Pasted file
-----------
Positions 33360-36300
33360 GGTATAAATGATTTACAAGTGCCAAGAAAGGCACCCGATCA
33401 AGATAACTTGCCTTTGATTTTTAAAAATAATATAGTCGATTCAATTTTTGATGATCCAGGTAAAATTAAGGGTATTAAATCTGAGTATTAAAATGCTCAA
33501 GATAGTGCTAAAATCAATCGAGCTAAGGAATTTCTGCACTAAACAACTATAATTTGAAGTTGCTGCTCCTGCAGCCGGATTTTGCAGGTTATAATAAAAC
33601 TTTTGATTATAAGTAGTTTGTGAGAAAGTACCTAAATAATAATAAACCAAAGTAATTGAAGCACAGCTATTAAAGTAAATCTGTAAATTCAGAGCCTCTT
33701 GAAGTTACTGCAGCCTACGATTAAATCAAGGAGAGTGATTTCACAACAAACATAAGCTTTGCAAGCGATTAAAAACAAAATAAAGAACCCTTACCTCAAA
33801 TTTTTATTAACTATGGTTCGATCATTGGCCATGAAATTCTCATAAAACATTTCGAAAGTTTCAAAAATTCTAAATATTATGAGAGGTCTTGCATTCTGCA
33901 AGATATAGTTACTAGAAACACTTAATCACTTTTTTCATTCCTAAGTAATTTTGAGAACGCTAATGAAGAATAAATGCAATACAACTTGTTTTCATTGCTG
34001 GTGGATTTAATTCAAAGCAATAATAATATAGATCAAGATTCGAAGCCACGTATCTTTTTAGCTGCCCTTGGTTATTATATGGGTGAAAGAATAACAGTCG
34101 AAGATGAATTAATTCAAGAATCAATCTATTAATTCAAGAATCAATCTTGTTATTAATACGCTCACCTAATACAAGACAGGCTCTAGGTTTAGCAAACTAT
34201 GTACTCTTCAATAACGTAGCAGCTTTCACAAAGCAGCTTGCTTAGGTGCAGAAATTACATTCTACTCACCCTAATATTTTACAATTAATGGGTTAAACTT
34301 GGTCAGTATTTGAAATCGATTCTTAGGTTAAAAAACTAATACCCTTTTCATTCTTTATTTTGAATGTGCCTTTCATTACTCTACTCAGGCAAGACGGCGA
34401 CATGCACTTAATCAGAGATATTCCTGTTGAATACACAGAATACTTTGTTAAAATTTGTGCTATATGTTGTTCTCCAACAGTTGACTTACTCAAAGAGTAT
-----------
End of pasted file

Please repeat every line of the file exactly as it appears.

Positions 33360-36300
33360 GGTATAAATGATTTACAAGTGCCAAGAAAGGCACCCGATCA
33401 AGATAACTTGCCTTTGATTTTTAAAAATAATATAGTCGATTCAATTTTTGATGATCCAGGTAAAATTAAGGGTATTAAATCTGAGTATTAAAATGCTCAA
33501 GATAGTGCTAAAATCAATCGAGCTAAGGAATTTCTGCACTAAACAACTATAATTTGAAGTTGCTGCTCCTGCAGCCGGATTTTGCAGGTTATAATAAAAC
33601 TTTTGATTATAAGTAGTTTGTGAGAAAGTACCTAAATAATAATAAACCAAAGTAATTGAAGCACAGCTATTAAAGTAAATCTGTAAATTCAGAGCCTCTT
33701 GAAGTTACTGCAGCCTACGATTAAATCAAGGAGAGTGATTTCACAACAAACATAAGCTTTGCAAGCGATTAAAAACAAAATAAAGAACCCTTACCTCAAA
33801 TTTTTATTAACTATGGTTCGATCATTGGCCATGAAATTCTCATAAAACATTTCGAAAGTTTCAAAAATTCTAAATATTATGAGAGGTCTTGCATTCTGCA
33901 AGATATAGTTACTAGAAACACTTAATCACTTTTTTCATTCCTAAGTAATTTTGAGAACGCTAATGAAGAATAAATGCAATACAACTTGTTTTCATTGCTG
34001 GTGGATTTAATTCAAAGCAATAATAATATAGATCAAGATTCGAAGCCACGTATCTTTTTAGCTGCCCTTGGTTATTATATGGGTGAAAGAATAACAGTCG
34101 AAGATGAATTAATTCAAGAATCAATCTATTAATTCAAGAATCAATCTTGTTATTAATACGCTCACCTAATACAAGACAGGCTCTAGGTTTAGCAAACTAT
34201 GTACTCTTCAATAACGTAGCAGCTTTCACAAAGCAGCTTGCTTAGGTGCAGAAATTACATTCTACTCACCCTAATATTTTACAATTAATGGGTTAAACTT
34301 GGTCAGTATTTGAAATCGATTCTTAGGTTAAAAAACTAATACCCTTTTCATTCTTTATTTTGAATGTGCCTTTCATTACTCTACTCAGGCAAGACGGCGA
34401 CATGCACTTAATCAGAGATATTCCTGTTGAATACACAGAATACTTTGTTAAAATTTGTGCTATATGTTGTTCTCCAACAGTTGACTTACTCAAAGAGTAT